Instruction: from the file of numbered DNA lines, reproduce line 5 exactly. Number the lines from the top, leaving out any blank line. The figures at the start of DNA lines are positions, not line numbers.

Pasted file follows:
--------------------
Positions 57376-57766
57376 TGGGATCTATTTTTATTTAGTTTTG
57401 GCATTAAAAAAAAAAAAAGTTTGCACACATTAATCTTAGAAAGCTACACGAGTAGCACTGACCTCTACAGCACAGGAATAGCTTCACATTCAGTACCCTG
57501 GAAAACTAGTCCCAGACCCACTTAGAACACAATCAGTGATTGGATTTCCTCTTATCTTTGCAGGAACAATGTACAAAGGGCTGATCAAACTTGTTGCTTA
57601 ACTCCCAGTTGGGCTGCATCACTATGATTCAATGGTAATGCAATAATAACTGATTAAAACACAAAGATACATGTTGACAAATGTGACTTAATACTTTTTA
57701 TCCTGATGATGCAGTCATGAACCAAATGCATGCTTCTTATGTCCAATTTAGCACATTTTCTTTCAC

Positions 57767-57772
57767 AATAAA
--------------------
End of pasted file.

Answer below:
57601 ACTCCCAGTTGGGCTGCATCACTATGATTCAATGGTAATGCAATAATAACTGATTAAAACACAAAGATACATGTTGACAAATGTGACTTAATACTTTTTA